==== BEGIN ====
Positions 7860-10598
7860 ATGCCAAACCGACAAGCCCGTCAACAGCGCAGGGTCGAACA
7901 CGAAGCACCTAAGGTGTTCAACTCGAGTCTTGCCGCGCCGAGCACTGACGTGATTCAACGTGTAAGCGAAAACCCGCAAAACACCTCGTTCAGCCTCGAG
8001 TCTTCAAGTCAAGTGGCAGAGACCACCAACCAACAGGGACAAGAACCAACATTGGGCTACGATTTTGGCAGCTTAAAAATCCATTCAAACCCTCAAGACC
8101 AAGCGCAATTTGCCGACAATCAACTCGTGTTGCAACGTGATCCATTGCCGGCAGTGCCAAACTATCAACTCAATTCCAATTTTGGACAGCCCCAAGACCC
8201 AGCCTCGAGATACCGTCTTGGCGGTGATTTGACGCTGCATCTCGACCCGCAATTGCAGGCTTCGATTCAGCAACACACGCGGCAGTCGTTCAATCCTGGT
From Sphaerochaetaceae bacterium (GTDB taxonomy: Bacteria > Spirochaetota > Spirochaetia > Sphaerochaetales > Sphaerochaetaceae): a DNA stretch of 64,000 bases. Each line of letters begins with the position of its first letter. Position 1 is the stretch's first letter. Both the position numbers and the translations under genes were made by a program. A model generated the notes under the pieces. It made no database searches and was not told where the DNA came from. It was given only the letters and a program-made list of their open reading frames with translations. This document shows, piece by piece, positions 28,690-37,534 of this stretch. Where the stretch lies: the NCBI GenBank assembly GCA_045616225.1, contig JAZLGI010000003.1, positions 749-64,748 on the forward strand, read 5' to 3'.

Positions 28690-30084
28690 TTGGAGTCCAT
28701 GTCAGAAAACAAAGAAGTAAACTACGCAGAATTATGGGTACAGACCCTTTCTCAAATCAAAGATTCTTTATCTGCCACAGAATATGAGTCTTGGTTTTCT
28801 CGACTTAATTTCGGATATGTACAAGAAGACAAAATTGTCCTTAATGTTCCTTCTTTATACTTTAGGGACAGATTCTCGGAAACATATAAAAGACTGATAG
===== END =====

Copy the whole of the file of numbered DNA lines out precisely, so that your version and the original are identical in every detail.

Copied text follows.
Positions 7860-10598
7860 ATGCCAAACCGACAAGCCCGTCAACAGCGCAGGGTCGAACA
7901 CGAAGCACCTAAGGTGTTCAACTCGAGTCTTGCCGCGCCGAGCACTGACGTGATTCAACGTGTAAGCGAAAACCCGCAAAACACCTCGTTCAGCCTCGAG
8001 TCTTCAAGTCAAGTGGCAGAGACCACCAACCAACAGGGACAAGAACCAACATTGGGCTACGATTTTGGCAGCTTAAAAATCCATTCAAACCCTCAAGACC
8101 AAGCGCAATTTGCCGACAATCAACTCGTGTTGCAACGTGATCCATTGCCGGCAGTGCCAAACTATCAACTCAATTCCAATTTTGGACAGCCCCAAGACCC
8201 AGCCTCGAGATACCGTCTTGGCGGTGATTTGACGCTGCATCTCGACCCGCAATTGCAGGCTTCGATTCAGCAACACACGCGGCAGTCGTTCAATCCTGGT
From Sphaerochaetaceae bacterium (GTDB taxonomy: Bacteria > Spirochaetota > Spirochaetia > Sphaerochaetales > Sphaerochaetaceae): a DNA stretch of 64,000 bases. Each line of letters begins with the position of its first letter. Position 1 is the stretch's first letter. Both the position numbers and the translations under genes were made by a program. A model generated the notes under the pieces. It made no database searches and was not told where the DNA came from. It was given only the letters and a program-made list of their open reading frames with translations. This document shows, piece by piece, positions 28,690-37,534 of this stretch. Where the stretch lies: the NCBI GenBank assembly GCA_045616225.1, contig JAZLGI010000003.1, positions 749-64,748 on the forward strand, read 5' to 3'.

Positions 28690-30084
28690 TTGGAGTCCAT
28701 GTCAGAAAACAAAGAAGTAAACTACGCAGAATTATGGGTACAGACCCTTTCTCAAATCAAAGATTCTTTATCTGCCACAGAATATGAGTCTTGGTTTTCT
28801 CGACTTAATTTCGGATATGTACAAGAAGACAAAATTGTCCTTAATGTTCCTTCTTTATACTTTAGGGACAGATTCTCGGAAACATATAAAAGACTGATAG